Healing Herbs and Spirited Liquors
That life in the monasteries is by no means always a synonym for asceticism is not only shown by the pictures handed down to us of rotund monks dining amply in a company made merry by drink; the products of the monastery kitchens as well are somehow not linked in people's minds to strict abstinence. Sometimes these products are well known today even far across regional borders – like melissa spirits (Melissengeist) from the Carmelite Monastery in Regensburg or beer from the monastery at Andechs.
Enlarge image Food and drink products, toys, or even cosmetics produced by the nuns and monks are sold at the monastery markets and shops. (© picture-alliance/ dpa) At the same time, however, the labels adorning produce from the monasteries often have a positive connotation: anything that leaves the monastery kitchen qualifies as being healthy, natural, traditional and ecologically sound. After all, it is only to be expected that the recipes used to cook and prepare food there have been constantly improved and refined over the course of the centuries.
The reason why a very distinct culture of cooking developed in the monasteries is simple: monasteries had to provide for themselves – and to a large extent still do so today. Everything that was eaten and drunk there came from the monastery's own garden. Monks and nuns sowed and harvested the crops themselves; they processed their own raw materials and in doing so kept to the most important rule of the monastery kitchen: everything in its own good time.
Besides, treating nature – as part of God's creation – with care had always been deemed important in the productive hustle and bustle of the nuns and monks. An example which shows that the monasteries belong to the pioneers in biological and sustainable agriculture is the Abbey of the Holy Mary in Fulda, where the Benedictine nuns manage to tend their 2,000 square meter kitchen garden without chemical fertilizers or pesticides.
Enlarge image The oldest cloister brewery in the world, Kloster Weltenburg in Lower Bavaria, is now a brewery with the latest technology. (© picture-alliance/ dpa) The prominent role herbs play in monastery fare is almost proverbial. It is mainly thanks to the Benedictines who cite the antique science of the healing qualities of herbs that neither the ancient culinary traditions nor the knowledge of the healing effects of plants have been forgotten.
In Germany, such medical knowledge has experienced a renaissance over the last years and decades – in particular the insights of Saint Hildegard who founded a nunnery in Bingen on the Rhine in the middle of the 12th century. In her writings she carries on the old teachings of the four bodily humors, advocating a holistic approach to healing that was new to the Occident.
In her time, Hildegard's nutritional rules were a reflex to the deadly sin of gluttony that was spreading ever more widely – and perhaps that's why they are once again modern. However, the abbess cautioned towards moderation: she approved neither of exaggerated feasting nor of exaggerated fasting.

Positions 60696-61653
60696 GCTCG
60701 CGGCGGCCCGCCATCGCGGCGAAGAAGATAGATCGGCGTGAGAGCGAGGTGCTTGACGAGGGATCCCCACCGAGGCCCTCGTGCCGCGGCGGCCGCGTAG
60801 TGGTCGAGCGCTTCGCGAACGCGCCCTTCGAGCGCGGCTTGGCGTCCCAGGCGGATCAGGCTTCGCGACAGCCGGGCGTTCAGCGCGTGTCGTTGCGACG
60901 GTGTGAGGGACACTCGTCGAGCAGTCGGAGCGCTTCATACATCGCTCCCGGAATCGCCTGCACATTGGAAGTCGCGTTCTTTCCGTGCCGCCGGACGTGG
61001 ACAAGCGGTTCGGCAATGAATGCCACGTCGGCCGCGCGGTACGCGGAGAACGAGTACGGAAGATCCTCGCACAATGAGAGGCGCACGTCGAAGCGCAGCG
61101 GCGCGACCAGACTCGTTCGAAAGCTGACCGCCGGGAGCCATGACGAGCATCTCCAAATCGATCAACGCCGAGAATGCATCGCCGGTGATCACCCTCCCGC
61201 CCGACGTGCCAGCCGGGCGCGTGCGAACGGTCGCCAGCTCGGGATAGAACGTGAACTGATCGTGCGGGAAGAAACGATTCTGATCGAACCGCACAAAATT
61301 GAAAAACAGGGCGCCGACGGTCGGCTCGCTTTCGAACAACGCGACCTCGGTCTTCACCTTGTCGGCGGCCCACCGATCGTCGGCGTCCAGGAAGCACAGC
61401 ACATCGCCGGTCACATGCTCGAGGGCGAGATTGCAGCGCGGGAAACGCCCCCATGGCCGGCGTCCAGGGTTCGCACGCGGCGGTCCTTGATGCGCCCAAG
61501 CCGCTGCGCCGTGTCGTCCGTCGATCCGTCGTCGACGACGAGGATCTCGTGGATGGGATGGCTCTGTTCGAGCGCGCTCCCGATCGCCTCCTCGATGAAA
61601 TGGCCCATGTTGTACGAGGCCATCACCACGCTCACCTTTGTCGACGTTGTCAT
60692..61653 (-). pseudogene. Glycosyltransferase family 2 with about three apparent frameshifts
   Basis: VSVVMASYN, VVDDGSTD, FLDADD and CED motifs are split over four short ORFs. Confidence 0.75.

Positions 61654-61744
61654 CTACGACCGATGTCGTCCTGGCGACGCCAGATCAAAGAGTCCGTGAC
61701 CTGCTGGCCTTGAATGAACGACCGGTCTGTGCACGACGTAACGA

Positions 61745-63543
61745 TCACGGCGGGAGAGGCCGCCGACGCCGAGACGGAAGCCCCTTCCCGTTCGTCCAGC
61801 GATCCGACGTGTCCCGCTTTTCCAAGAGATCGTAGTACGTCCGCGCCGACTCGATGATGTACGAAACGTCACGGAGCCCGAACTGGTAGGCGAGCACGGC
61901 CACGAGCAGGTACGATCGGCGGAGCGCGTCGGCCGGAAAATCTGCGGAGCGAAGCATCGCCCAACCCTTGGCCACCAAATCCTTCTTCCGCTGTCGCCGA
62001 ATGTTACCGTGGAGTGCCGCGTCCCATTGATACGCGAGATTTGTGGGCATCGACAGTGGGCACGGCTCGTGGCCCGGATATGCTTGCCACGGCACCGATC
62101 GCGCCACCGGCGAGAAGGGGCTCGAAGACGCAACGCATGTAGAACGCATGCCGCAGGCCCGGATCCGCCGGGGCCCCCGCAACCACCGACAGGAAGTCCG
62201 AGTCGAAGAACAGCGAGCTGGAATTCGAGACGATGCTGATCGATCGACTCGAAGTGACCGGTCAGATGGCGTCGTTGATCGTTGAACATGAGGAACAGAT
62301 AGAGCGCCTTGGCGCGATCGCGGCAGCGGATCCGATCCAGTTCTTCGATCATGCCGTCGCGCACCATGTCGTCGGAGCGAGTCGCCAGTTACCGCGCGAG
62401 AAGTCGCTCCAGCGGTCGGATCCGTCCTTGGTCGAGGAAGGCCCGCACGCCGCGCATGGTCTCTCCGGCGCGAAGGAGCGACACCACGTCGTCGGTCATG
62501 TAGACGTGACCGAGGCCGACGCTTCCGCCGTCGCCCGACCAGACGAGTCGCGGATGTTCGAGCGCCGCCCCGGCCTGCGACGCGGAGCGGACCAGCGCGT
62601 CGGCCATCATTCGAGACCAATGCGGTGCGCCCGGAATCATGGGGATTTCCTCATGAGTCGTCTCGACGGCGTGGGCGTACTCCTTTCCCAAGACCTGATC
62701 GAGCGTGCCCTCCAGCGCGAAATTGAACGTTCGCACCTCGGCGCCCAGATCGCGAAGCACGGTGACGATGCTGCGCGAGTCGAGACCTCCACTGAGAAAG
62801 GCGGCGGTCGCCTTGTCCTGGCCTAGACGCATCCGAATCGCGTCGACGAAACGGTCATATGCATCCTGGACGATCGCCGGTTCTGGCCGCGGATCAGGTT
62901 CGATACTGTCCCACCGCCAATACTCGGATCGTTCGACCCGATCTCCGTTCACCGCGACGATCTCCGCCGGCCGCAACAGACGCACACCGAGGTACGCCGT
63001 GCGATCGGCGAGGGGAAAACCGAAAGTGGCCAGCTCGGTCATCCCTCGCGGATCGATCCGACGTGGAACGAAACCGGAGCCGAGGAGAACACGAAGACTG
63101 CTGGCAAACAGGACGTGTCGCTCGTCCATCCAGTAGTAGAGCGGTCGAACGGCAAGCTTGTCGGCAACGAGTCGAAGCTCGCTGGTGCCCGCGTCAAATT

Apropos fasting: a medieval fasting rule seems to be the main reason why there are so many pictures of monks embellished on beer labels today and why Franziskaner, Paulaner or Andechser have become brand names for beer. In Bavaria, the monks were active as brewers of beer as early as the 8th century and had their hands especially full at fasting times. After all, the following was said: "Liquida non frangunt ieuneum," in other words: "Fluids do not break one's fast."
Enlarge image Hiking to the top of the mountain to reach the brewery makes a cool mug of beer that much more refreshing. (© picture-alliance/ dpa) Beer is still the money-maker among the consumable products of German monasteries. And the most successful in marketing its products is the Andechs Monastery at Ammersee. Under the former prior, Father Anselm Bilgri, the monastery became a small economic empire – a fact that was not only viewed critically by many of his brother monks.
But the Andechs Monastery is an exception in this respect. Most German monasteries market the goods from their kitchens in small monastery shops. Moreover, markets for monastery goods take place several times a year in various regions where a whole range of religious orders display and sell their goods.
Along with beers, wines and juices, the legendary herbal spirits are also on sale. Apparently only about two monks know exactly how the "Echte Regensburger Karmelitengeist" (True Regensburg Carmelite Spirit) with its high alcohol content is made from twelve herbs. Cheese and sausage produced by the monasteries are also popular – and of course hearty bread in so many variations that one could well live off it alone.
This is an excerpt of an article written by publicist Dagmar Giersberg.
Translation: Moira Davidson-Seger